The 10 Ibadan traders who were killed by Boko Haram sect members in Monguno, Borno State, last Friday night lost N22million cash to their attackers, it was announced yesterday.
All was gloomy on Tuesday when the bodies of the Bodija market apprentice beans sellers, who went to buy their goods in Borno – the epicentre of the Boko Haram insurgency – were brought back home.
The secretary of the Bodija Market Food Sellers Association, Mr Sola Faribido, told reporters that the money belonged to seven of the 20 traders who contributed cash for the purchase of beans, which they would have brought back for sale in Ibadan.
He said the traders put the money in a bank in Ibadan, withdrew it in Borno State and headed for the village where they were to buy the beans.
Faribido regretted that they were attacked, the money taken away from them before they were killed. There were two survivors of the attack.
He was convinced that the murdered traders were followed from the bank after a possible tip off from banker informants.
Faribido said many of the traders, who lost money are now in debt, having obtained bank and cooperative loans.
Recalling what happened, the market leader said: “We heard that our traders were murdered by Boko Haram on Friday. It happened around 3pm on Friday. We were calling their numbers without reply, until two of the survivors showed up to confirm that the others have been killed.
“It happened initially on May 5. We thought the security measure taken would assist us by not sending majority of the traders to the North but see what happened again.”
“The effect of this is that prices would go up. The price is now N500. We are traders and we are deeply involved. Those in that line would have to diversify.”
The mood in the market yesterday was still sober.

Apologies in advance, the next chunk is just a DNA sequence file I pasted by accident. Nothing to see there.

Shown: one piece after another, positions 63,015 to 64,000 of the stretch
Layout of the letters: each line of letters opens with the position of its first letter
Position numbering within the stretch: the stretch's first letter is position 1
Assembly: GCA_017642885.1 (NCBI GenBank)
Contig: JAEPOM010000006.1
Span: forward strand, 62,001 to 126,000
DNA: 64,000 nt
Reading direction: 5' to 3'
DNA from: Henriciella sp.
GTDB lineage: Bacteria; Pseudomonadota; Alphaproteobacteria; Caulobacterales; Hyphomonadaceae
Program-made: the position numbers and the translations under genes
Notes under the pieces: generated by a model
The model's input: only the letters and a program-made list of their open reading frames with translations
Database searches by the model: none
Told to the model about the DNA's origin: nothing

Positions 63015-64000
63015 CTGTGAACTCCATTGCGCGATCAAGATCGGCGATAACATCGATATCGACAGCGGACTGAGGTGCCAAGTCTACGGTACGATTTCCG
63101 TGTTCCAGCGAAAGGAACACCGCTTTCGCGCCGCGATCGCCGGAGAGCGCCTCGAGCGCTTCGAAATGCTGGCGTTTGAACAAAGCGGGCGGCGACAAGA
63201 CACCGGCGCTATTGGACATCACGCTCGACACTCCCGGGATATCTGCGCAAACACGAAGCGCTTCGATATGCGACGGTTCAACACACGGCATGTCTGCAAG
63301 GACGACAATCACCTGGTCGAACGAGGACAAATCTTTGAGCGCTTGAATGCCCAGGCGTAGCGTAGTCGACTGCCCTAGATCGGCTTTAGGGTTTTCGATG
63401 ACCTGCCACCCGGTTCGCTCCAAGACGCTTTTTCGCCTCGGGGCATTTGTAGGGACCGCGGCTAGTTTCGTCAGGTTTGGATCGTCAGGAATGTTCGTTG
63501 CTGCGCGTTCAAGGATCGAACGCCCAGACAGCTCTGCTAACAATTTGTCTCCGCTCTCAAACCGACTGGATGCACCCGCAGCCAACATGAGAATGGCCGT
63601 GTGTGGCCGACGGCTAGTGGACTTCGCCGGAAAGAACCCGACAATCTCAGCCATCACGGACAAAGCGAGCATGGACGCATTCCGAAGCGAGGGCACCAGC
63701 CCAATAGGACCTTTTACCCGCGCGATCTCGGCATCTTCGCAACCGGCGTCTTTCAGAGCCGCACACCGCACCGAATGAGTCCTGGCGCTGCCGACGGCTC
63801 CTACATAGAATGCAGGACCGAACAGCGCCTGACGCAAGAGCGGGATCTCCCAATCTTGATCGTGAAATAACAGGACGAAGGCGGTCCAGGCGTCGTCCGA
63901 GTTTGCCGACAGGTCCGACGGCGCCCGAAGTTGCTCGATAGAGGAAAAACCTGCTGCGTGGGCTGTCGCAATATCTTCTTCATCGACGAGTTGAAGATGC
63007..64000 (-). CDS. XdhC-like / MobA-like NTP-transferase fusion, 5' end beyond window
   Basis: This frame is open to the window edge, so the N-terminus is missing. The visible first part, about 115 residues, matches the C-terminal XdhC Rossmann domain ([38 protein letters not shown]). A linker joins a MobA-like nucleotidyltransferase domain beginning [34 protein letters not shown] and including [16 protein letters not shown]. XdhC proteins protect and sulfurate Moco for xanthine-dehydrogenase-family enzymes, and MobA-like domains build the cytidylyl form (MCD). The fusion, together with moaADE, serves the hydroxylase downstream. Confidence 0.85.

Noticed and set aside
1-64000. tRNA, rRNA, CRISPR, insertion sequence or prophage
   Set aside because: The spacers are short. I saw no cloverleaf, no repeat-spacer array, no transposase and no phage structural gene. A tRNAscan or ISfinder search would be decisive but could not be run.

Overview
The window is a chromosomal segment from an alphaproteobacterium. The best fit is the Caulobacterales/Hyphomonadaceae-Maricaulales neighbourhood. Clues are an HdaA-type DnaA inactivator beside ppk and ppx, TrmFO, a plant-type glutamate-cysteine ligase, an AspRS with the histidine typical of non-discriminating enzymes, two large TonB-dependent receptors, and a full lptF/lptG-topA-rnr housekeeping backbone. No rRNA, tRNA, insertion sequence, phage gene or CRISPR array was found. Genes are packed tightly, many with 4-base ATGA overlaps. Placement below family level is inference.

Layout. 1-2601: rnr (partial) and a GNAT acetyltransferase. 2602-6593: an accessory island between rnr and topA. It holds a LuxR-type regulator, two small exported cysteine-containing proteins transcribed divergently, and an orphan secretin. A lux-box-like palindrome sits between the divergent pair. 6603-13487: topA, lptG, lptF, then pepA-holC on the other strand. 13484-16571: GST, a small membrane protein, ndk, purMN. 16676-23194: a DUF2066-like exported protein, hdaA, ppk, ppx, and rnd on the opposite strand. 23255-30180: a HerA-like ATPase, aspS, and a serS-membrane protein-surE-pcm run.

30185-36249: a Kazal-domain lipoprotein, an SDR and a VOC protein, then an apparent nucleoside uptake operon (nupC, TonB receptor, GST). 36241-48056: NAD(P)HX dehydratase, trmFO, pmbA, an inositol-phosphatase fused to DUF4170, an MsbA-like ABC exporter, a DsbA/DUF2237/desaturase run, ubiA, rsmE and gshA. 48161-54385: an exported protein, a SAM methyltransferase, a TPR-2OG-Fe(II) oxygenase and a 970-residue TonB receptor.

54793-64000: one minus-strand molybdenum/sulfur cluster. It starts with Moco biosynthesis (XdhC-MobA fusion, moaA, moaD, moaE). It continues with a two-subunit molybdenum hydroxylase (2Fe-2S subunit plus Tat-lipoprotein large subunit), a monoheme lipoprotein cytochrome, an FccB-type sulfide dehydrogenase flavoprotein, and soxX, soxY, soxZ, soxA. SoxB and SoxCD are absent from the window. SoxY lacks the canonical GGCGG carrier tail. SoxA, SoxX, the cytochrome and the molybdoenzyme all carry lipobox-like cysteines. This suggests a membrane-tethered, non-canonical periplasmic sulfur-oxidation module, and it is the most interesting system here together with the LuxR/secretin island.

One of the beans merchants, whose three apprentices were murdered, Alhaji Musa Owolabi, aka 77 Elewa, said his losses were unquantifiable.
Owolabi said: “What can I say now? My boys (Nurudeen Lawal, Ninalowo Saheed and Femi Oyetunde) were among those murdered by the Boko Haram. Whenever we need to buy goods for sale, some of us would gather money and ask a few people to buy for us. That was what happened last week.
“We learnt that on Friday, shortly after the Jumat, our colleagues who travelled were intercepted and killed. The cash on them was taken away. Now, their family members are mourning. We don’t know how to console them. It is not the money that matters now.”
Opeyemi Adegboyega, a sister to Seye Adegboyega, one of the slain traders, told our reporter on the telephone that she planned an appointment with her brother on some family issues before he was murdered.
She said her 35-year-old brother was buried in his house at Amuloko in Ibadan, which he moved into about two years ago.
He said his fashion designer wife, Anuoluwapo, has been moved to the family house in Olorunsogo.
The traders association spokesman, Mr Akeem Emiola, dismissed any possibility of a protest, saying: “It is not in our plan to carry out any protest. The governor has not offended us. Security at the market is very tight now and we have appealed to our members to maintain the peace. It is our responsibility to work and that of the government is to provide security, but they have failed us.”
According to him, during the May 5 atteck when five of the traders were killed in the North, the executive of the union banned the traders from going to the North. He said the ban was lifted when the Hausa started bringing in their goods to Ibadan.
He said:” “We then lifted the ban because they were making more money while our people were suffering. That was their third trip after we lifted the ban and see what has happened to our people now.”
It was gathered yesterday that the two survivors, (Taoreed Azeez and Ibrahim Ademola), have been advised to stay indoors by family and friends, who believe they may still be wanted by the Boko Haram.